Outer campus parking grows as campus closes for construction By Marilyn Aleman The Prospector Whether struggling to find a parking spot or trying to avoid city parking violation tickets, students still manage to make it on time to class, even while parking in the neighborhoods near campus. UTEP currently has over 9,800 parking spaces and 54 parking lots, including the three parking garages, Sun Bowl, Schuster and Glory Road. Costs can range from $100 to $437 and generally, the closer students and faculty are to campus the more expensive the costs are. However, with more than 26,000 students attending campus, not everyone can make amends to buy a parking permit, often resorting to parking in the nearby neighborhoods such as Kern Place and Sunset Heights. Arthur Morales, junior English and American literature major, has been parking off campus for several semesters. “I know finding parking sometimes is like finding gold, but the school needs to offer more options to make it easier to use other forms of transportation like the school bus system,” Morales said. “Parking in the garage might be a two minute walk whereas parking on El Paso (Street) is a 15 minute (walk) when you’re rushing to class.” Morales said saving money is the primary reason he parks off campus. “The best part about not parking on campus, or taking the bus, or riding your bike is not having to pay such a ridiculous amount for a parking pass,” he said. Vanessa Mendoza, sophomore mathematics major, said she does not mind parking off campus since she enjoys the walk or the ride on her bike.
“You just have to remember that the earlier you get there the better, but then a lot of other people realize that too,” Mendoza said. “You also have to be careful with the signs; it looks like you’re going to park somewhere until 20 feet down there’s a sign (that says ‘no parking’).” With a constant amount of students parking in the neighborhoods, some of the residents in the area could be burdened. Historic district homes, such as Kern Place and Sunset Heights are built differently as opposed to homes in the Upper West Side and East side of El Paso. There is a lack of driveways and alley ways for residents to park their own cars as well as small narrow roads. Victor Pacheco, assistant vice president of Business Affairs, said UTEP works with residents in the area with a city residential parking permitting program. “Over the past five or six years we have been working with the neighborhoods to assist them in the parking situation regarding our students,” Pacheco said. “The program tries to restrict residential parking to the residents. (But) not the entire neighborhood is zoned that way so that’s where students park.” If students violate any signs or restrictions within the neighborhoods, they are ticketed by the city police. Depending on the violation, most tickets start at $55. Even with the restrictions, students have always managed ways to park off campus, but with construction on the way and parking spaces presumably coming at a loss, there is a misconception that there are less spaces. It is the complete opposite, officials said. Even with construction happening and with the upcoming inner campus centennial transformation, there is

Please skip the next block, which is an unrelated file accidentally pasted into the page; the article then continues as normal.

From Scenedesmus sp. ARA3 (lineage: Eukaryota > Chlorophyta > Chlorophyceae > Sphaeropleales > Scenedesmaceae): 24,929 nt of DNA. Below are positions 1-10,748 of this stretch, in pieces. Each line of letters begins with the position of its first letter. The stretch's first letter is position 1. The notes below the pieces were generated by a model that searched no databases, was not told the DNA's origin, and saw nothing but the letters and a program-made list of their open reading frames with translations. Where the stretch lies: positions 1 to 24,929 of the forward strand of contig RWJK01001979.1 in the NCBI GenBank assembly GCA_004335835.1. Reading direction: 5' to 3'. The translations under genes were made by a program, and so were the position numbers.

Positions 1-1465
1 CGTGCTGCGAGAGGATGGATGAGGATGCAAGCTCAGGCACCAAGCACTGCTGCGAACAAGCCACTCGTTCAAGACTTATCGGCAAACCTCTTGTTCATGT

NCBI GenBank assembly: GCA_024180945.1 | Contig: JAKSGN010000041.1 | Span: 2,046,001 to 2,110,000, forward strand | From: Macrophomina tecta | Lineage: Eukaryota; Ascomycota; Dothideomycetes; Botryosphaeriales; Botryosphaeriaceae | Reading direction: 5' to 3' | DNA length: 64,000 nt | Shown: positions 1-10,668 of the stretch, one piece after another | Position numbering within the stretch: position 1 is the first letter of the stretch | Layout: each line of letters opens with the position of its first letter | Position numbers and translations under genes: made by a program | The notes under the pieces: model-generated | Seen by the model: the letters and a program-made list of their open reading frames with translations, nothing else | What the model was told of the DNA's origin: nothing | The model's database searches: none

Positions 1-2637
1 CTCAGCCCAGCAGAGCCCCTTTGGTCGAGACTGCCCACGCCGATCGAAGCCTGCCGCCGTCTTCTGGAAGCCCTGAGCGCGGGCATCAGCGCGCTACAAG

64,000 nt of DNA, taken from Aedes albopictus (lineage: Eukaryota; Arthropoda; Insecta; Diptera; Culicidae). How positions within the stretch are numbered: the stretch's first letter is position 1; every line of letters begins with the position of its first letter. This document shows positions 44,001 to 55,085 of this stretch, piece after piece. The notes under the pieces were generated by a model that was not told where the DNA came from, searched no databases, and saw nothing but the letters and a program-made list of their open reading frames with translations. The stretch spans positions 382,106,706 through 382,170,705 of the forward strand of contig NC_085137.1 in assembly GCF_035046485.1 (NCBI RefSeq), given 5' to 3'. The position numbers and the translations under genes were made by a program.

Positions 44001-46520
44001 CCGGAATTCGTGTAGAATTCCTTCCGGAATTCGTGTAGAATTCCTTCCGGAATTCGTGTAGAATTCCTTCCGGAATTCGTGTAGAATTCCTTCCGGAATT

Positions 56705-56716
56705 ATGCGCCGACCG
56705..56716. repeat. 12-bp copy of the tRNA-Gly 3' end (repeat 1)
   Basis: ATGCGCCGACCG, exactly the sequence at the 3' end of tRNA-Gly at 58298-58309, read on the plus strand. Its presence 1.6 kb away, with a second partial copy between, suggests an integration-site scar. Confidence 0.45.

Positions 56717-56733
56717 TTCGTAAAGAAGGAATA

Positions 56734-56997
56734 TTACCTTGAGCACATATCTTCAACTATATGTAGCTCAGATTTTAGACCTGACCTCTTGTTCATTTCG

a net gain of 1,896 spaces due to the parking garages. Paul Stresow, director of Parking and Transportation Services, said that with the eventual building of a new parking garage, UTEP will offer more parking spaces to the community. “In the immediate future there is a garage plan for the east end of campus and this is within the next 24 to 36 months,” he said. “As for parking spaces there has been a net gain overall but with campus transformation we project to probably lose about 319 spaces so that will give us a net of 1,577.” The intention of the upcoming parking garage is to help both faculty and students have more leeway to get to their classrooms and to benefit residents of the El Paso community nearby, Stresow said. According to Pacheco, there will also be other ways to get rid off outer campus by implementing a bus route from the East Side. “We’re currently working with Sun Metro to increase the number of bus routes they have coming to campus,” Pacheco said. “We’re currently working on one that will be coming in from the far East Side near Tinseltown so we’re doing as much as we can to try to help the neighborhoods relieve the tension in parking.” According to Stresow, Sun Metro has seen an increase of students taking the Route 70 bus (the direct route to UTEP from the East Side Terminal). It started as a trial but with the increasing numbers it then became a permanent route. Marilyn Aleman may be reached at email@example.com.
Michele torres / The Prospector